Martin Prado went into today’s series finale against the Phillies hitting .230 with a .639 OPS, which is about 33 percent below the league average according to Baseball Reference. The Diamondbacks acquired Prado in January in the trade that sent Justin Upton to Atlanta. The D-Backs’ return on the trade hasn’t been so good at least when you look at the stats, but Steve Hummer of the Atlanta Journal Constitution argues you need to look at the intangibles:
But it took only one pass through the Arizona Diamondbacks circular clubhouse to come across unmistakable evidence that he did not forget to bring his intangibles.
For instance, arriving teammates passing Prado’s cubby had better be prepared for a long bro hug. And the gesture is contagious. The sound of back-slapping is a regular part of the background music of the Arizona clubhouse, the percussion of a team that is more than holding its own in the NL West.
Teammate Eric Hinske said of his new teammate, “Martin’s all about the hug,” then went on to call him “the best player in baseball.”
When statistically-oriented people complain about the prevalence of intangibles in baseball conversations, this is why — this is a complete and utter exaggeration of a mediocre player’s value.
Mets manager Terry Collins said on Wednesday, “It’s unlikely that [Steven Matz] will start the season with us.” The final spot in the Mets’ starting rotation will go to either Zack Wheeler or Seth Lugo, Newsday’s Marc Carig reports.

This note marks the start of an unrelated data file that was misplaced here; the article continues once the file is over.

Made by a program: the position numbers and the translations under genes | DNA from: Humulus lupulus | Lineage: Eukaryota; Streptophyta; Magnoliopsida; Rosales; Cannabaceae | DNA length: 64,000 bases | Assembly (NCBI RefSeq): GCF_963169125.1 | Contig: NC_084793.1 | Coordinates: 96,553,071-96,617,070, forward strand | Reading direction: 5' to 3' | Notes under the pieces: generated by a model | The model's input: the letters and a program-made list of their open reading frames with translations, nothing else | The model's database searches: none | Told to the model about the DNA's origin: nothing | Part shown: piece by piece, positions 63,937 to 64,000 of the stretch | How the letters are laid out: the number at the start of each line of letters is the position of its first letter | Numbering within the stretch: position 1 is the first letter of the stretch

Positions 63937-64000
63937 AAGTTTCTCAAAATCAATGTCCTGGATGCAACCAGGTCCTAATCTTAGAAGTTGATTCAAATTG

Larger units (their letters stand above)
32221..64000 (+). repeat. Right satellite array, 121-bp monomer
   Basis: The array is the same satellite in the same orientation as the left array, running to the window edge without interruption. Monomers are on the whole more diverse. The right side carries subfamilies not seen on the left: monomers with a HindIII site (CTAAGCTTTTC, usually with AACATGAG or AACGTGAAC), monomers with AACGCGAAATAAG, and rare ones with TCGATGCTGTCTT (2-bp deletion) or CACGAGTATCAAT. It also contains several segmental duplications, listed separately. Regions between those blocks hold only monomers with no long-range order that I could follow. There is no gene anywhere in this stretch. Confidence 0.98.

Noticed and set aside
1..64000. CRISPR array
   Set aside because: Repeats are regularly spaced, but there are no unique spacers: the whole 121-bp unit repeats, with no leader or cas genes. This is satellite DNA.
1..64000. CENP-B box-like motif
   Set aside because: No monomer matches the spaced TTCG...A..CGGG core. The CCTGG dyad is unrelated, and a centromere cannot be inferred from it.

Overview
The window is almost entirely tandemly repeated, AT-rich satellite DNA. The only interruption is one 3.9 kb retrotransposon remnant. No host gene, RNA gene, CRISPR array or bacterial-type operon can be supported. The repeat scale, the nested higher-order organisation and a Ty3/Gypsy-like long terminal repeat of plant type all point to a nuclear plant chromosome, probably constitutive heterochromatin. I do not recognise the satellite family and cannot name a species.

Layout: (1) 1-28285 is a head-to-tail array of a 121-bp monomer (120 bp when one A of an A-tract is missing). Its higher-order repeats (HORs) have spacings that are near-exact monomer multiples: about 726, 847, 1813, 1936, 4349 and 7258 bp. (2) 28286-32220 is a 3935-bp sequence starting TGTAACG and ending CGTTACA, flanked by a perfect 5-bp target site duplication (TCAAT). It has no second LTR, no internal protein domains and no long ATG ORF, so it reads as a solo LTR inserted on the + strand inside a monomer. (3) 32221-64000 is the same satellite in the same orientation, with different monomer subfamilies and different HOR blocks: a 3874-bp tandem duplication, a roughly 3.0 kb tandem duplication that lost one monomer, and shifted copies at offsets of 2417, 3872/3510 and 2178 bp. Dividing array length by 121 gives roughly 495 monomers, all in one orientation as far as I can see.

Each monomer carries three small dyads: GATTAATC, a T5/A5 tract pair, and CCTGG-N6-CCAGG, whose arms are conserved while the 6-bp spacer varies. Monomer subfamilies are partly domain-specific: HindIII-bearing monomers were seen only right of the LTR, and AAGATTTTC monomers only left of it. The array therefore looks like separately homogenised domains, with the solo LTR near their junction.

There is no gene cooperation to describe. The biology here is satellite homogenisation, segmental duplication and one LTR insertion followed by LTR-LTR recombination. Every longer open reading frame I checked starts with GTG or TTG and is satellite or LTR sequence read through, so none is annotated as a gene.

On Wheeler’s innings limit, assistant GM John Ricco said, “There’s going to be some number but we don’t exactly know what that is.” Wheeler missed the last two seasons after undergoing Tommy John surgery.
Neither Wheeler nor Lugo have had terrific springs as each carries a 5.11 and 5.56 Grapefruit League ERA, respectively. However, Carig notes that Wheeler has impressed simply by appearing healthy and brandishing a fastball that once again sits in the mid- to high-90’s. Lugo, meanwhile, proved crucial to the Mets last year, posting a 2.67 ERA across eight starts and nine relief appearances.
Nick Groke of the Denver Post reports that the Rockies agreed to a $200 million, 30-year lease with the Metropolitan Baseball Stadium District, which is the state division that owns Coors Field. As part of the deal, the Rockies will lease and develop a plot of land south of the stadium, which will cost the team $125 million for 99 years.
As Groke points out, had the Rockies not reached a deal by Thursday, March 30, the lease would have rolled over for five more years.
Rockies owner Dick Monfort issued a statement, saying, “We are proud that Coors Field will continue to be a vital part of a vibrant city, drawing fans from near and far and making our Colorado residents proud.”
The Rockies moved into Coors Field in 1995. It is the National League’s third oldest stadium. In that span of time, the Rockies have made the playoffs three times, the last coming in 2009 when they lost in the NLDS to the Phillies. The Rockies were swept in the 2007 World Series by the Red Sox.